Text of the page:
Face it, you’re not F. Scott Fitzgerald


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F. Scott Fitzgerald was a notoriously poor speller; it’s one of those endearing details of the legend of a great writer. But none of us are Fitzgeralds, so to work on the mechanics of your writing, you can get started with Bryson’s Dictionary for Writers and Editors, which Broadway Books is set to publish this month by bestselling author Bill Bryson.

Despite its design — the terms are arranged alphabetically — Bryson calls it, in his preface, ‘a personal collection, built up over 30 years as a writer and editor ... so inevitably — inescapably — it reflects my own interests, experiences, and blind spots.’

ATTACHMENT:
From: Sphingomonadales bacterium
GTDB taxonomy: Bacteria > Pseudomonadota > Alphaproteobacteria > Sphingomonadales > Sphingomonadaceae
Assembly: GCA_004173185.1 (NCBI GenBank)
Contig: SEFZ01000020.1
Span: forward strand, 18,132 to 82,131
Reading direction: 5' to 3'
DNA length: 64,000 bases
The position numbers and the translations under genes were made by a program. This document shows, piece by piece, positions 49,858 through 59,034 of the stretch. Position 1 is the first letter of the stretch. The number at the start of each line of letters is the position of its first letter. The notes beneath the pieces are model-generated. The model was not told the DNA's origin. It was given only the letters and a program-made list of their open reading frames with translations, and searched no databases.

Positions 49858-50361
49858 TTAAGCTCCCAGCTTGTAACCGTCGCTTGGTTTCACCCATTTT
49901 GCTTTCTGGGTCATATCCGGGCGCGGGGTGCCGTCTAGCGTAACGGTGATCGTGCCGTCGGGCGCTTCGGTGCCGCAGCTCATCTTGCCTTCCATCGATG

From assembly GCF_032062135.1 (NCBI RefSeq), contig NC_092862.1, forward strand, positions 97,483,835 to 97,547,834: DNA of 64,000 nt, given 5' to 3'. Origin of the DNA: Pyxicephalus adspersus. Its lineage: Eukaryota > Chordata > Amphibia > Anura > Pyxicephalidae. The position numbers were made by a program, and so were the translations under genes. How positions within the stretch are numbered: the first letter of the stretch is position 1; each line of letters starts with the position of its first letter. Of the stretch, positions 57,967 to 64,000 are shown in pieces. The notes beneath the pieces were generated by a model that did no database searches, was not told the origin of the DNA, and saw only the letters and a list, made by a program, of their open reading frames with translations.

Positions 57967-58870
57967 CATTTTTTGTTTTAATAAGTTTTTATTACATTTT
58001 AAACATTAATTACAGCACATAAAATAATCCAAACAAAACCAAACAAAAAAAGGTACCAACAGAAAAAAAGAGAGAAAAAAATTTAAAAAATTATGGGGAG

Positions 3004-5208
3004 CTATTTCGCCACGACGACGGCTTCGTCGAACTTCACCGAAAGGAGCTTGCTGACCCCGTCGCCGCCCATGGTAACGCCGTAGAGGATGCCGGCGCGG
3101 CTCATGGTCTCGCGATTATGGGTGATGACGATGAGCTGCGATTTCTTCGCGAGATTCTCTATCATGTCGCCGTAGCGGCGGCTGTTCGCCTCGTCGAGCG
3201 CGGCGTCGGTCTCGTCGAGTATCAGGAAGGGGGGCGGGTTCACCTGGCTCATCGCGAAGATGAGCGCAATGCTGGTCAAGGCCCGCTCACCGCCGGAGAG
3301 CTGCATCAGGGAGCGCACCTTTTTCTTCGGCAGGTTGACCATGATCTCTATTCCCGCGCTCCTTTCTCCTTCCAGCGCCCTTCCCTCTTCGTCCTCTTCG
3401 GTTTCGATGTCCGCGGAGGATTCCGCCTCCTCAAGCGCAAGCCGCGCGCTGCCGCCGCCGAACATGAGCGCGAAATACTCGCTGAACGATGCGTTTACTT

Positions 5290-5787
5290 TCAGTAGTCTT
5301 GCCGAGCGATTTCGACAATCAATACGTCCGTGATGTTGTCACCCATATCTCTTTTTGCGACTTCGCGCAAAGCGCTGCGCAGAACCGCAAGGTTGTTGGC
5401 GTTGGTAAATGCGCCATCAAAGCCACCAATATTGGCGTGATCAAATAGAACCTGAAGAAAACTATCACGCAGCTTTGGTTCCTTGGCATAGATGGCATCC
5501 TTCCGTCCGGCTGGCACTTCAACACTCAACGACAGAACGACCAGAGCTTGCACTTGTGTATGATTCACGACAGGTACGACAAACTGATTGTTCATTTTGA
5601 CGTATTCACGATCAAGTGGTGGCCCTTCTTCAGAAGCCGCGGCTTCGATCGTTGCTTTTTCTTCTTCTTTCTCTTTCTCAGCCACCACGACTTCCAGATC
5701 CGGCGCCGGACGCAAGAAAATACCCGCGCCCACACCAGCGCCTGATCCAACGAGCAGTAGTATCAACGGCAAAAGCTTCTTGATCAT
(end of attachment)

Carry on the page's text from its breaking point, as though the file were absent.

Among such blind spots are those traps familiar to anyone writing about literature (it’s Stephen Dedalus, not Daedalus) or about medicine (it’s Down syndrome, not Down’s syndrome). There are also plenty of words that writers misapply: ‘crass,’ for instance, isn’t just tasteless — it’s ‘stupid and grossly ignorant to the point of insensitivity.’ ‘A thing must be pretty bad to be crass,’ Bryson writes. ‘Enormity’ doesn’t refer to size but to the wickedness of something. I’m guilty of misusing that one. An appendix on punctuation points out the many ways that writers are tripped up by commas.

Bryson’s Dictionary for Writers and Editors is a good read, strange as that may sound: It has been — how shall I say? — helpful to me in composing this sentence.

Nick Owchar